End Tax Floats by Taxing Receivables or Deferring Payables
Calvin H. Johnson
University of Texas at Austin - School of Law
Gregg D. Polsky
University of North Carolina (UNC) at Chapel Hill - School of Law
December 13, 2010
Tax Notes, Vol. 129, p. 1243, December, 2010
The Shelf Project
Current law allows businesses that sell services or receive rents or royalties to pay tax on the receivables only when they are collected. Exclusion of receivables under current law allows ‘‘tax floats,’’ under which the customer or client immediately deducts the liability but the recipient does not simultaneously include the liability in income. Tax floats make government revenue fall between the cracks and give a welfare-like subsidy to transactions with no special merit. Receivables can be replicated every year, so they are best viewed as a continuous pool or river, with the tax float continuing until the end of the business. Extending credit to customers is an income-producing investment, and it is possible, as a matter of economics, to tax the profit.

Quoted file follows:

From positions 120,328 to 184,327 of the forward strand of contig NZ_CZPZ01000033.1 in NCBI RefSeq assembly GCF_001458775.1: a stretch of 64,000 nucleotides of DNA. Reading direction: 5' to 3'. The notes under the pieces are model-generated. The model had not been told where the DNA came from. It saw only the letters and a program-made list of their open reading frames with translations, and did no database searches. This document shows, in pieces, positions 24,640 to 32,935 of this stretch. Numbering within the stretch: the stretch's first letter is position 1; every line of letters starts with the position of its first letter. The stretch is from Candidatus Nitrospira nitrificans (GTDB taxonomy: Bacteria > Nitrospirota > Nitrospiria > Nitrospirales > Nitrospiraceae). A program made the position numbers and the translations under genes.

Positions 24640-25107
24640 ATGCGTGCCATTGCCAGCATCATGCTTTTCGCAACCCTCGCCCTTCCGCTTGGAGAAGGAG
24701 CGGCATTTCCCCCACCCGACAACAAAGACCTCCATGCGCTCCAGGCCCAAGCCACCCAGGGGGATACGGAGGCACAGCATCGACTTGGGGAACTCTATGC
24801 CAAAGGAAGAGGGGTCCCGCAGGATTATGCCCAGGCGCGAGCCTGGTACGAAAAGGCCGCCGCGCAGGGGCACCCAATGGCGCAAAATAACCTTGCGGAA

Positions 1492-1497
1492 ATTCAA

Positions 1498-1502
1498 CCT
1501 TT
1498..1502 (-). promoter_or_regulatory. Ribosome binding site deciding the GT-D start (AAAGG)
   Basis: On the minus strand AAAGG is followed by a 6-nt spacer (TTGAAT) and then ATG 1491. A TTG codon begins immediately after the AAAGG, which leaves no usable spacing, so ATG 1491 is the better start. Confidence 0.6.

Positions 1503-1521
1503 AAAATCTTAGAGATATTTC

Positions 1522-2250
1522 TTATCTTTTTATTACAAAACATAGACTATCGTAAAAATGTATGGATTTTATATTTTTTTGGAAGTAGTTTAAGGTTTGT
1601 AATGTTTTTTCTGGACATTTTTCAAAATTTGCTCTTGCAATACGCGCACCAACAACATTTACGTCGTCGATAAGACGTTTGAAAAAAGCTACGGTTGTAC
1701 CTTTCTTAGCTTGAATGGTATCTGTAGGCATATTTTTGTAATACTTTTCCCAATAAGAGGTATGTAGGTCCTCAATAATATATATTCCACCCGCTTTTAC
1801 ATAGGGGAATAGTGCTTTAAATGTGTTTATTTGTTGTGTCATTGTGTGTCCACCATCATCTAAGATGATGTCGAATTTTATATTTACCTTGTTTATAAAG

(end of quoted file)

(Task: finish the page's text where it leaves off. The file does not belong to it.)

This proposal would end tax floats by taxing the receivables or by deferring the deduction of a payable until it is paid. The proposal generally would include a service, rent, or royalty receivable in income no later than when the bill is sent out. The Shelf Project is a collaboration among tax professionals to develop proposals to raise revenue in the impending revenue crisis by defending the tax base. It is intended to raise revenue without a VAT or a rate increase in ways that will improve the fairness, efficiency, and rationality of the tax system. The hard work needs to be done now to develop viable proposals. Shelf projects are intended to foreclose both 85 percent income tax rates and 60 percent federal sales taxes.
Number of Pages in PDF File: 14Accepted Paper Series
Date posted: May 30, 2012
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